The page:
The Public Service Commission had fired her without adequate compensation.
Ndongwe, who trained at Marymount Teachers College before being posted to Chipinge, developed an eyesight problem in 2006 after visiting a foreign doctor who was working in the country.
After exhausting all avenues in Mutare, she went to Mogernster Mission Hospital where she was informed it was impossible to restore her sight. She was given a certificate of blindness.
Ndongwe then went to Kapota School for the Blind where she leant Braille in 2008. She joined a local Disability Committee where she was elected Manicaland Regional Secretary General. She later assumed the post of chairperson in 2010.
“I did not know what steps to take until after I joined the Regional Disability Advocacy where this NGO Mercy Corps was running some programmes. I managed to network with a lot of people who gave me the courage to fight my dismissal,” she said.
Ndongwe refused to give up because she knew there was light at the end of tunnel.
“I am grateful that they reinstated me. I am now able to look after my child who is in Form One. Life was terrible for me because I did not have any source of income to fend for my family,” she said.
Ndongwe, now a Grade Three teacher at Chihere primary school in Odzi, resumed her teaching duties when schools opened in January.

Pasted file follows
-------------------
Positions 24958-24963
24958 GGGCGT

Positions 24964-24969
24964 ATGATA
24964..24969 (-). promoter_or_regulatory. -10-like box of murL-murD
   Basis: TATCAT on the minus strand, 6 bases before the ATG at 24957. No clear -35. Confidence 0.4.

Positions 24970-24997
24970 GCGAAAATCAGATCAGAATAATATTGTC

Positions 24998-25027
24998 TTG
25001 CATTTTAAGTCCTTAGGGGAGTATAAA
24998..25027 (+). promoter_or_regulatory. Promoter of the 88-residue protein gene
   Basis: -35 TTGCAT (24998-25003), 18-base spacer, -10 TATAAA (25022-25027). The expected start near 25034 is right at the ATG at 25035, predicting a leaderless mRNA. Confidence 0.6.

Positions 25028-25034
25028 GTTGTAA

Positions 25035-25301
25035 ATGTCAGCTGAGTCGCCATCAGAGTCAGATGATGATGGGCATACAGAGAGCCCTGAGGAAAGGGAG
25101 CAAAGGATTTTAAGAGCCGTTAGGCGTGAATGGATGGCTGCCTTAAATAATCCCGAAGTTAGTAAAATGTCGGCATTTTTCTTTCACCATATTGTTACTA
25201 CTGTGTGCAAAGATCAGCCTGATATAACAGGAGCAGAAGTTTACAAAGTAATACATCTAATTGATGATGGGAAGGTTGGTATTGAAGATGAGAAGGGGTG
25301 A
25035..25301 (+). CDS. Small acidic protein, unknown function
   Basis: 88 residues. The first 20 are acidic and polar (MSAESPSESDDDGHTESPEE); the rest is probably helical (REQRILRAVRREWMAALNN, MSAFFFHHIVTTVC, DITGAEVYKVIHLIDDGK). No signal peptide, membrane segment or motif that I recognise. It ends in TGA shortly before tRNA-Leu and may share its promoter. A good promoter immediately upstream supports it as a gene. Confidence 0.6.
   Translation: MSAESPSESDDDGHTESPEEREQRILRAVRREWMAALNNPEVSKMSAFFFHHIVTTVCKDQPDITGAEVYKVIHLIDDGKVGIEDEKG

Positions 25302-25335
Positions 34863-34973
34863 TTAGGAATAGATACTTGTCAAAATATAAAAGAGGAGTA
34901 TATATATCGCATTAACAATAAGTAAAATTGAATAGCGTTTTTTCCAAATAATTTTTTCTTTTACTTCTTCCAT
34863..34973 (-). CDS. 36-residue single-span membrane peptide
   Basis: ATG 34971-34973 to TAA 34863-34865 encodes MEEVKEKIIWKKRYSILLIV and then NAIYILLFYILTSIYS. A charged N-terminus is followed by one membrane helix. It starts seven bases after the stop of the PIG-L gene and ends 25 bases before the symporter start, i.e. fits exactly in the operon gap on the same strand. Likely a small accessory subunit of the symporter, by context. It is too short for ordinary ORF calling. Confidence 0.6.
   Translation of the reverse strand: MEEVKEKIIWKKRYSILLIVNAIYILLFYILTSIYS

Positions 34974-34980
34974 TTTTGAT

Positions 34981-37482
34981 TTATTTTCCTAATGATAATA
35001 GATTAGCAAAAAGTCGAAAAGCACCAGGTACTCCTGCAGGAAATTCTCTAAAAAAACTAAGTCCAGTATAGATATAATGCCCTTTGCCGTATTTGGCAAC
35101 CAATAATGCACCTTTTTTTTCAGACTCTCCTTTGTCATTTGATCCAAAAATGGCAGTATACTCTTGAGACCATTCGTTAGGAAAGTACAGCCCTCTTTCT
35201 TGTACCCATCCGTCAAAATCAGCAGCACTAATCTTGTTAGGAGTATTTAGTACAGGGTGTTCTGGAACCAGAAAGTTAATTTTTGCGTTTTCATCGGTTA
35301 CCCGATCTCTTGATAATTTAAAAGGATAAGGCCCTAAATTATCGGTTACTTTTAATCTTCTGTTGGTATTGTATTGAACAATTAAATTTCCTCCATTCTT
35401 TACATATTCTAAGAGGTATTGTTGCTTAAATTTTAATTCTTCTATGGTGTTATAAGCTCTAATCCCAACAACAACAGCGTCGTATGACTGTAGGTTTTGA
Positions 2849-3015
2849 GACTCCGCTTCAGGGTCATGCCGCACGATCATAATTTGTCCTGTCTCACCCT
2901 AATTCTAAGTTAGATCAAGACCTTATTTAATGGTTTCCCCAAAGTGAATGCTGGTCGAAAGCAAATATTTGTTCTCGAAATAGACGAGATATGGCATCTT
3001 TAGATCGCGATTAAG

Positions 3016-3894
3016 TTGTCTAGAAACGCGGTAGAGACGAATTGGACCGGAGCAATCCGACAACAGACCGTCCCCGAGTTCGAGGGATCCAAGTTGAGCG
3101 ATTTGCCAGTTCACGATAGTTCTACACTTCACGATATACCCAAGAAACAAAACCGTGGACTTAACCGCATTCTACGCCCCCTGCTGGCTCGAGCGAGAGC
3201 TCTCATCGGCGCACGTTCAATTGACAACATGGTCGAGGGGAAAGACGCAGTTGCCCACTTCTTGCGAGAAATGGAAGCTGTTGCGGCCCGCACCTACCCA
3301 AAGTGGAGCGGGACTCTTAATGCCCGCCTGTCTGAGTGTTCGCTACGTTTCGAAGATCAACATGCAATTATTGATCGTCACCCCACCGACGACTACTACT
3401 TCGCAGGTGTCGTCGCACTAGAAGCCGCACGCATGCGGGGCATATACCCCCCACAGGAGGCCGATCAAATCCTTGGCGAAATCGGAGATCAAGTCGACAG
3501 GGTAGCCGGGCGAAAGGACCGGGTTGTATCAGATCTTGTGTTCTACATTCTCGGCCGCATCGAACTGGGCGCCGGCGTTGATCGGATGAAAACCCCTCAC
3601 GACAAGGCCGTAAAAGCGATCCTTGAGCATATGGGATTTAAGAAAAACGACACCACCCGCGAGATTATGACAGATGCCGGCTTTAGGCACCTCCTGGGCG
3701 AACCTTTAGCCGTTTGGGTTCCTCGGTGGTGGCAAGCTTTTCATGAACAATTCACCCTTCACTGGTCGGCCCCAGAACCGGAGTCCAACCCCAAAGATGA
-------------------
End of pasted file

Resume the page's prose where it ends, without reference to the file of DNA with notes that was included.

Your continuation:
Grateful but bitter
Although grateful, she is bitter about the time she lost while she struggled to get redress.
“If I look back six years is not a joke because I lost a lot of time and I could have achieved a lot,” she said.
“I was working and I got the skills and qualification so I don’t see the reason why people with disability should be discriminated against. Government should come up with a clear policy to protect such people from unfair dismissal,” Ndongwe said, adding that such people often did a better job than those who are able-bodied.
She cited an example of another visually impaired teacher, Baxter Dzindira, in Mutambara who recorded a 100 percent pass rate in his area of specialisation.
Ndongwe works with an assistant whose salary is paid by government.
Kudzi Shava, a disability activist, said it was high time employers changed their attitudes towards the disabled.
Shava said employers should create a friendly environment for everyone.
“For example, we simply need new technology which is user friendly so that the disabled can do the same work as able-bodied people.”
Another local disability activist, Clide Bvunzawabaya, described Ndongwe’s reinstatement a ‘triumph’.
“Ndongwe’s reinstatement is a victory for all the disabled in the country who have been suffering in silence. Our modern society is full of discrimination and injustices. We will continue to lobby for equality,” said Bvunzawabaya.
Progression, an international charity, estimates that 1,4 million people are living with disabilities. United Nations estimates that a total number of disabilities in Africa are about 80 million. A good number of them are not employed and depended on begging for survival.Post published in: News